After lowering Lifeboat No. 1, the emergency boat at the extreme starboard front of the ship, Lowe said, he went to Lifeboat No. 14, a port boat at the diagonal opposite end of the ship. The British Inquiry asked why he went there?

15828. Where did you go then?
- I then went to No. 14.
15829. That is right aft on the other side, is it not?
- That would be the second forward boat of the after section, and the second boat from aft of the after section.
15830. Why did you go to her in particular?
- Because they seemed to be busy there.

It defies all logic.

 Lowe had been working under First Officer Murdoch who was in charge of the starboard lifeboats.  Boat No. 1 had the lightest load of any lifeboat---only five passengers and seven crew. There's no reason two officers had to stand by as it was lowered; it makes sense that Murdoch would have left that task to the junior officer while he went along aft where four lifeboats were waiting to be loaded.

There was a slight delay in lowering No. 1 as it got stuck on a guy wire. One crewman testified that the wire had to be chopped loose. But one of the five passengers said even that became unnecessary.

Laura Francatelli was travelling with Sir Cosmo Duff-Gordon and his wife as their secretary. A personal letter she wrote to a friend which was only published in 2010 states:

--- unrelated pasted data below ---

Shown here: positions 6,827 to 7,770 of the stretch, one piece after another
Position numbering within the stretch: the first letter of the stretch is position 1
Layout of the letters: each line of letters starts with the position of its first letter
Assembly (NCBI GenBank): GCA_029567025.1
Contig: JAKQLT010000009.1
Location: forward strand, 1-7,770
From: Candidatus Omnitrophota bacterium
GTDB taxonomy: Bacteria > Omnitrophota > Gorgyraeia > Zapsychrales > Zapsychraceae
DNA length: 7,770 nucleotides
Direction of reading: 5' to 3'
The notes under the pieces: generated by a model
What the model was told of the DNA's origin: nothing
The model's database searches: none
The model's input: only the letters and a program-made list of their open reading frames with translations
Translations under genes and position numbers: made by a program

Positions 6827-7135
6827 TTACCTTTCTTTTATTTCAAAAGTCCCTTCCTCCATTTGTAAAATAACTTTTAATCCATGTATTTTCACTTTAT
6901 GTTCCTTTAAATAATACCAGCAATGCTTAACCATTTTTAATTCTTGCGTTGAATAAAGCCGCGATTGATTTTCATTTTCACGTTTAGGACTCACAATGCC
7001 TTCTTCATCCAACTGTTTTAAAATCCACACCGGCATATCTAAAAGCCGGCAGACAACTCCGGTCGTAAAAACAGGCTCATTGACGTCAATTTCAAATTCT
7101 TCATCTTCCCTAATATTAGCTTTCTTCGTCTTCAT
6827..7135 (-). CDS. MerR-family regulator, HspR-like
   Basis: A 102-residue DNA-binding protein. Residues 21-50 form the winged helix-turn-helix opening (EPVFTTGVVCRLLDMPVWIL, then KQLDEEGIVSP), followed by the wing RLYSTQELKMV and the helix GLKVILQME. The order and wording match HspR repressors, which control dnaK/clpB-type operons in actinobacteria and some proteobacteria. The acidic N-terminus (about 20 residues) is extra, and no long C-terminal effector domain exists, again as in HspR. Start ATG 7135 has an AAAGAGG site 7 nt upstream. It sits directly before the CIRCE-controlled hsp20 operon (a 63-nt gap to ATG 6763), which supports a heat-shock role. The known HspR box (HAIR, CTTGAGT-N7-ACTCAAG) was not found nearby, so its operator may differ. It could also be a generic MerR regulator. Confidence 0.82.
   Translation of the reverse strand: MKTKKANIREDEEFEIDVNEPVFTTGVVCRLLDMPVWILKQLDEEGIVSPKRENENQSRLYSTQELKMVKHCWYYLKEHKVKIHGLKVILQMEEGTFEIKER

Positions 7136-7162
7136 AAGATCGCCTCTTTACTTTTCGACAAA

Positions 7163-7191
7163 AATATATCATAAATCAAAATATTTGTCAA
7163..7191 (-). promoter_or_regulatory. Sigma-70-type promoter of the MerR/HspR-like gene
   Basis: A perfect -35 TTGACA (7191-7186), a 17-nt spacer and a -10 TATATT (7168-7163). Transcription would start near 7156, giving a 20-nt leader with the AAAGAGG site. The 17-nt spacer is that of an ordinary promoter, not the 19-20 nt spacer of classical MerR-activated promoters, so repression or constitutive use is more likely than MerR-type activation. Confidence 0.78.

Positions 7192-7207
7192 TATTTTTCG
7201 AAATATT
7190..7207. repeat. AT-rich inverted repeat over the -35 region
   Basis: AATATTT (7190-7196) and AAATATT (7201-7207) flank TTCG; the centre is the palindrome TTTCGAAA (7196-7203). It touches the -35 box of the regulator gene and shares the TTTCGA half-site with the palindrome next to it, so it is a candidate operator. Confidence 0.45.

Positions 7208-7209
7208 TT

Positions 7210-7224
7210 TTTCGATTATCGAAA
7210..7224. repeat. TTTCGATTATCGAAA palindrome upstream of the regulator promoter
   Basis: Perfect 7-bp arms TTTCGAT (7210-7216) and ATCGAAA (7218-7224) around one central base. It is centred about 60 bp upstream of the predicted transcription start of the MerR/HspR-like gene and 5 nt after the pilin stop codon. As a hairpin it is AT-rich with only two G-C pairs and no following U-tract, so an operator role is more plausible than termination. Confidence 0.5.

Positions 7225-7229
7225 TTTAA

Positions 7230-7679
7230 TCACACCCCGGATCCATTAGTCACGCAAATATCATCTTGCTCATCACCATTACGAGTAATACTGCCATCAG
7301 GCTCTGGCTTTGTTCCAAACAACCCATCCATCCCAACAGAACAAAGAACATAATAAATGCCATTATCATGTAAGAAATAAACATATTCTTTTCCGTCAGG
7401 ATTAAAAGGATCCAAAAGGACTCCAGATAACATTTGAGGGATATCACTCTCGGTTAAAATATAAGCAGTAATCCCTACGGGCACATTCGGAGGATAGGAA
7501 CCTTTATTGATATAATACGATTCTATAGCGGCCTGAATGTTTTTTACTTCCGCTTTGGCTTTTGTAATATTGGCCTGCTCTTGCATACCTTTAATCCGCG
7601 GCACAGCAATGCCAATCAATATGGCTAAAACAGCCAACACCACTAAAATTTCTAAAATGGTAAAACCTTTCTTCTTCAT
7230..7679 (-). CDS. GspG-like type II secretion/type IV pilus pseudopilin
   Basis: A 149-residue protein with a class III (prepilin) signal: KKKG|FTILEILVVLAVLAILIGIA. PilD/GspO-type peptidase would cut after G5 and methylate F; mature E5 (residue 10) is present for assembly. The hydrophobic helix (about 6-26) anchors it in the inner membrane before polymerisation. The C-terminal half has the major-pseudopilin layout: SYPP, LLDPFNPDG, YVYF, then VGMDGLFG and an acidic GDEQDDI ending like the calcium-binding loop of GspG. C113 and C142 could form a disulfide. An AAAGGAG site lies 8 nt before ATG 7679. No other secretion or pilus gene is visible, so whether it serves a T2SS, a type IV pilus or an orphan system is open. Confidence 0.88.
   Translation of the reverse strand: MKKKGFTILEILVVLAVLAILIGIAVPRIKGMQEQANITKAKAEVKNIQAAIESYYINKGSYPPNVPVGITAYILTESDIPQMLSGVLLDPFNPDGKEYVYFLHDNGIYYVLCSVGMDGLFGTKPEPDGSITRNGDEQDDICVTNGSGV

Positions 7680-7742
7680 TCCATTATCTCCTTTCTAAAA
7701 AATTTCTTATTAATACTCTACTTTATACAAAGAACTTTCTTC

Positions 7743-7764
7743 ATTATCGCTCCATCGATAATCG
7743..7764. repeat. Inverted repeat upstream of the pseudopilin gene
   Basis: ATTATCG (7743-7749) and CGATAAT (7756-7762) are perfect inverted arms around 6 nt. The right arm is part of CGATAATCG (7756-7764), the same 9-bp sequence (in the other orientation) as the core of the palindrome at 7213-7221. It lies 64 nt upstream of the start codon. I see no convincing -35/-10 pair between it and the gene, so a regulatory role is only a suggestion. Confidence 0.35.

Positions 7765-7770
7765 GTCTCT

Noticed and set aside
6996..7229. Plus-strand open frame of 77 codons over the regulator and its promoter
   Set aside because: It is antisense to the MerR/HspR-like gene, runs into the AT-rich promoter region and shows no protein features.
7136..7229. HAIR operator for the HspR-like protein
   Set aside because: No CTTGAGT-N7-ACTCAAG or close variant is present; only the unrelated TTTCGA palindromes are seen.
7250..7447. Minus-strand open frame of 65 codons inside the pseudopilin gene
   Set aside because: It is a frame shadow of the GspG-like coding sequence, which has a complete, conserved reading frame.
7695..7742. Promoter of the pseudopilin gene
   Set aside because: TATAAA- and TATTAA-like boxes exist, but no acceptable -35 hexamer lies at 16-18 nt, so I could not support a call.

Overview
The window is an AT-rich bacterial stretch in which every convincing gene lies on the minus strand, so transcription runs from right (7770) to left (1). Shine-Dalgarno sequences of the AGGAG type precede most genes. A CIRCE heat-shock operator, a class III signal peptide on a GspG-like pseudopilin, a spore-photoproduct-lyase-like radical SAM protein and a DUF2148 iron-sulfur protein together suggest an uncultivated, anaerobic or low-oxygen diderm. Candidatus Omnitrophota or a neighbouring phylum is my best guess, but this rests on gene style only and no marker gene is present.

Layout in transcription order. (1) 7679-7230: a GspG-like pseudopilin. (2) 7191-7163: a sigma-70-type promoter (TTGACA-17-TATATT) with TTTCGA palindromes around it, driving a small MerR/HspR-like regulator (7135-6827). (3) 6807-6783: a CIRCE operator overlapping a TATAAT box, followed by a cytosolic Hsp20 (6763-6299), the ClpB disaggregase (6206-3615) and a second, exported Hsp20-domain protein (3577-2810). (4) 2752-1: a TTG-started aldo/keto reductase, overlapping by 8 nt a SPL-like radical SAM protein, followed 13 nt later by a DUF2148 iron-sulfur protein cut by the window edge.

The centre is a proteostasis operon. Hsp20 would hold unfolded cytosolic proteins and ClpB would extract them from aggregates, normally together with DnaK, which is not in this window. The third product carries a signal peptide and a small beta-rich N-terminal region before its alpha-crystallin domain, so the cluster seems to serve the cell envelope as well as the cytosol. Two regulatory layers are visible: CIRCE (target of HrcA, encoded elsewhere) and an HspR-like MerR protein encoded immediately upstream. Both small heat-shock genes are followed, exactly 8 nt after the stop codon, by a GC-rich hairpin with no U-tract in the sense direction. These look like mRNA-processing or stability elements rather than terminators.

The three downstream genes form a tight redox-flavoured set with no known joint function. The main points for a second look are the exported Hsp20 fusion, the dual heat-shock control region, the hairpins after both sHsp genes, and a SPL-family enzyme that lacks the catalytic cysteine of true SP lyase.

"They began to lower away, then the boat became hooked up on something, the officer said Look out below, and threw down a length of steel which jarred the lifeboat loose. The dear brave officer gave orders to row away from the sinking boat at least 200 yards, he afterwards poor dear brave fellow, shot himself."

The problem with the guy wire took almost no time to fix, according to Miss Francatelli. And the officer who did it was Murdoch who many survivors later said shot himself as the Titanic made its final plunge. It makes sense that, problem fixed, Murdoch left to find women for the next lifeboat while Lowe stayed to make sure No. 1 got off safely. He testified he stayed until the boat touched the water.

It would take less time for Lowe to lower No. 1 than for Murdoch to load and lower the next lifeboat in line, No. 9.  You would expect Lowe then to go to Murdoch's assistance with Boats 11, 13 and 15.

Instead, he says he crossed to port to No. 14---a section of the Titanic where there were already three other officers loading boats---Chief Officer Henry Wilde, Second Officer Charles Lightoller, and Sixth Officer James Moody.

There's about a ten to fifteen minute difference between the lowering of Nos. 1 and 14.  What was Harold Lowe doing in that time period? Where was he?

We know where he wasn't.

Divide the ship's top deck into four quarters. He left the front starboard quarter after lowering No. 1 to go elsewhere.  He didn't stay to load, or even clear Collapsible C, the last boat in that quadrant.   He didn't go to the front port quarter; where Boats 2 and 4 were waiting to be loaded.  He certainly didn't go to the starboard rear quarter where Murdoch was working.